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Old 10-10-2005   #1
bhartzer
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Why Should a Business Outsource a PPC Campaign

I had a conversation with a company owner today who insisted that they were the best ones to manage their own PPC campaign. That got me thinking--why exactly should a business outsource their PPC campaign to a Search Engine Marketing firm?

- A SEM firm has years of experience managing PPC campaigns.
- Automation. SEM firms have software to manage it (is that a good thing?)
- SEM firms can create targeted landing pages.
- SEM firms have sophisticated tracking capabilities and are able to specify which keywords are performing better.

Can anyone add any more reasons to outsource a PPC campaign to a search engine marketing firm?
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Old 10-10-2005   #2
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Many SEM companies have a wide range of marketing experience across many industries. We've recently found that some experiments which really improved ROI in one industry have been able to be applied to others - whereas at first pass - you really wouldn't have thought so....

I agree that experience has a lot to do with it - especially with smaller companies - time to get up to speed etc. Just using the interfaces all day in numerous accounts - versus 'having a look' at one account.

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Old 10-11-2005   #3
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Time.

Does the company have adequate time to effectively manage a PPC campaign? That really is the question because if they do, a company can certainly employ a person to learn the ins and outs of PPC management and spend their time managing the company's PPC campaigns.

However is it more economically feasible for them to employ a person in house to do this or outsource it? Depends on their budget and size of campaign but I would guess in most cases it may cost a company less to outsource it then to pay someone a salary, benefits, etc.

I know that every PPC campaign we have taken over from a company managing it themselves, we have been able to bring improvement in what they were doing, some pretty drastic improvements.
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Old 10-11-2005   #4
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we have been able to bring improvement in what they were doing, some pretty drastic improvements.
I'm curious--what type of improvements have you been able to bring? Better ROI? Less overall cost for the advertiser/company? More traffic and sales?
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Old 10-11-2005   #5
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All of these. Typically it goes like this: improve selection of keywords, improve oganization of campaign through ad groups, improve quality of ads (many times companies use the same ad over and over again), increase impressions, improve CTR, keep CPC at managable level, improve ROI. It really depends on client's goals.
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Old 10-12-2005   #6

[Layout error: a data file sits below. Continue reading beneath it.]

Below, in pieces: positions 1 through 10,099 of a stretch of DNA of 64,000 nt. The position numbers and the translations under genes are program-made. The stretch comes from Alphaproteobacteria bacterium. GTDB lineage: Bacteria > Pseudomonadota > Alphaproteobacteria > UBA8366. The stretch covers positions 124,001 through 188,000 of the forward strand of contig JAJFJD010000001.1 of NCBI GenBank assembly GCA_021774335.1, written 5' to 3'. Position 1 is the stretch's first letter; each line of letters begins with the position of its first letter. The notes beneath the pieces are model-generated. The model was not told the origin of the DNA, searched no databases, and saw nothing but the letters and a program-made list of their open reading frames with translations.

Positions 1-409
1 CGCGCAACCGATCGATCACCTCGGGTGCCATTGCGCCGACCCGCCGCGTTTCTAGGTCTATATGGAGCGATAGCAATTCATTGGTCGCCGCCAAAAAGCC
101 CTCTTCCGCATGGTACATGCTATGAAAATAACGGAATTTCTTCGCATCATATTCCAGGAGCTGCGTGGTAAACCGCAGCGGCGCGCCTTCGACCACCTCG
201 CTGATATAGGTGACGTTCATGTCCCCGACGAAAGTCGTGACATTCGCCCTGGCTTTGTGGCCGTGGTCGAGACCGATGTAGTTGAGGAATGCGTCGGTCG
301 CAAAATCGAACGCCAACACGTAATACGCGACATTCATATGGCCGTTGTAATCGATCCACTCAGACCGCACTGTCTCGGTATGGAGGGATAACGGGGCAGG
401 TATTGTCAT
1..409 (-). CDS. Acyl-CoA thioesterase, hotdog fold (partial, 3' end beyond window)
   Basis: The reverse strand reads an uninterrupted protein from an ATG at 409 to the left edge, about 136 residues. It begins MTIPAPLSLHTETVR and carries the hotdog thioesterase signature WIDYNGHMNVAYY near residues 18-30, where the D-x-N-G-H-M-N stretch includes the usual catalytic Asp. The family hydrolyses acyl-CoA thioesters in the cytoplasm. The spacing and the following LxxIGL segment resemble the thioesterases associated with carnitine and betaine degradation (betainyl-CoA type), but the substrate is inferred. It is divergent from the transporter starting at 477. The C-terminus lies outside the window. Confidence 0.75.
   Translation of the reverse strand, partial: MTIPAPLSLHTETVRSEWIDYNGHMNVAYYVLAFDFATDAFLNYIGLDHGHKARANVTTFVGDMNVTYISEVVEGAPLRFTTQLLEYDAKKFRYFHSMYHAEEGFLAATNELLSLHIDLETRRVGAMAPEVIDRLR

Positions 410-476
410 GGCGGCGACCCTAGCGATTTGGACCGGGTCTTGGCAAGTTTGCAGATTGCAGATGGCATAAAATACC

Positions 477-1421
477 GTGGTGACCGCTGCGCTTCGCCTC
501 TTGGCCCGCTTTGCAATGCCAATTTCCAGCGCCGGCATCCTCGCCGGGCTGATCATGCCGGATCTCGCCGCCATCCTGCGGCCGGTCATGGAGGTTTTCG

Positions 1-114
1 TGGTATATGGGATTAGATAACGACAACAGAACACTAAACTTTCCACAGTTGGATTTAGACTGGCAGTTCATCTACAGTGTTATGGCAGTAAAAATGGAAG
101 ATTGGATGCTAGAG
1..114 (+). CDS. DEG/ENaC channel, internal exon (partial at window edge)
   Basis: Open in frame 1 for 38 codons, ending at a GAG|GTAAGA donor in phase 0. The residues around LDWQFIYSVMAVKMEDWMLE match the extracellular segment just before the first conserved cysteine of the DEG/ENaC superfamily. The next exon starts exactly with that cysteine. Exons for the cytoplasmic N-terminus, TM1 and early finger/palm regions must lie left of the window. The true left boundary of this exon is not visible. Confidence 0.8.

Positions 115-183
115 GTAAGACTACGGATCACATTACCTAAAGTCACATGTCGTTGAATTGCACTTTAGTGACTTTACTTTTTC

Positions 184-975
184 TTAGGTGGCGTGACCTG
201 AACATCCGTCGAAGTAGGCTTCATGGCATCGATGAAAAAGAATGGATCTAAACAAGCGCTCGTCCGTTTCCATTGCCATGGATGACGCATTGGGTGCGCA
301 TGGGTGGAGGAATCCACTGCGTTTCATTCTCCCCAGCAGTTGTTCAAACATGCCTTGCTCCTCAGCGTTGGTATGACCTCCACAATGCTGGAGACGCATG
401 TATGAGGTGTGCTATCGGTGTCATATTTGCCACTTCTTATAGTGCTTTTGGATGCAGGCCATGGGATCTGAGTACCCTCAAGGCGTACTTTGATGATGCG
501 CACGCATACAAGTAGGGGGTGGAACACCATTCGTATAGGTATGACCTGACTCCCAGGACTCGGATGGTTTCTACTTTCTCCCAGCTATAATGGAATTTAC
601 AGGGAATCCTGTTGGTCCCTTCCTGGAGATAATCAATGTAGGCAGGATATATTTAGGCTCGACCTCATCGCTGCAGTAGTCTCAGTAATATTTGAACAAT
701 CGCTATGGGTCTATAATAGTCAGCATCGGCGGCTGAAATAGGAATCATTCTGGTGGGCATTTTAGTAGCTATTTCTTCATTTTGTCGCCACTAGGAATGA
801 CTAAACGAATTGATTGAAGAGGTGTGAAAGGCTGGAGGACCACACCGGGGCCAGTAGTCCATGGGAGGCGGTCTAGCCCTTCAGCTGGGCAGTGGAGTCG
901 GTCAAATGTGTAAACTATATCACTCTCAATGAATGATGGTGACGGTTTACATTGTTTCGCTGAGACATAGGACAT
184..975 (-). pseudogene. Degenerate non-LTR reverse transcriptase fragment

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To get really esoteric about it: in addition to the superior campaign management, a dedicated consultant is more skilled at scanning the environment to determine if there are threats or trends that require incremental or fundamental strategy shifts. A business owner cannot properly do this scan because they lack the background/connections/data to do so (unless they want to go into the SEM business).

Why use a mortgage broker? Or commercial real estate broker? Because when time and money are at stake you pay a fair fee to avoid spending months coming "up to speed" on the pitfalls that might harm you. That delay/distraction could jeopardize your whole future, and still there would be no guarantee that you wouldn't fall into a snake pit of some sort.

So in a broad sense, it's about decisions, and one firm's limited ability to make good ones, because they have limited data at their disposal to inform those decisions. A rote reconnaissance exercise ("background research") can't compare to the total immersion of a professional with years of dedicated experience.

So say the doctors, lawyers, blacksmiths, and airline pilots. Who would argue? Some people want to learn to fly, but not many.

That said, the "pro" still needs to do the job, i.e. execute.

It might be worth a similar thread discussing why we don't ask the jet pilot for a proposal, flight plan, and list of references...
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Old 10-17-2005   #7
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Why should a business outsource its legal work vs. hiring in-house counsel? Or its cafeteria? Or its manufacturing?

In each case it comes down to how important that area of the business is to its overall success, whether the company has (or can develop) the needed skills, how much management attention will be needed under each circumstance, and the relative costs of each approach. Most companies outsource their legal work unless their volume is high enough to justify an in-house attorney; even in that case, they may still outsource specialized aspects of their legal activity. A product company that outsources its manufacturing is taking a huge and perhaps risky step, but may go that route because their partners offer better technology, higher quality, and lower costs than they could manage in their own plant.

Due to the continuing evolution of the PPC market and its tools, outsourcing offers some excellent benefits as described by others above. Perhaps I'm prejudiced, but I think in most cases PPC management SHOULD be outsourced because the benefits will outweigh the costs.

The only exceptions I can envision would be very small and very large operations. The smallest PPC players may need relatively little attention to their campaign; the biggest players have the resources to weigh developing in-house staff vs. paying an outside firm. The latter case may still favor outsourcing, but if PPC is a critical element of the advertiser's business, management may feel more comfortable operating hands-on.

As with most business decisions, it's hard to develop a rule that works in every case; clearly, though, PPC management is one where outsourcing will more often make sense.
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Old 10-17-2005   #8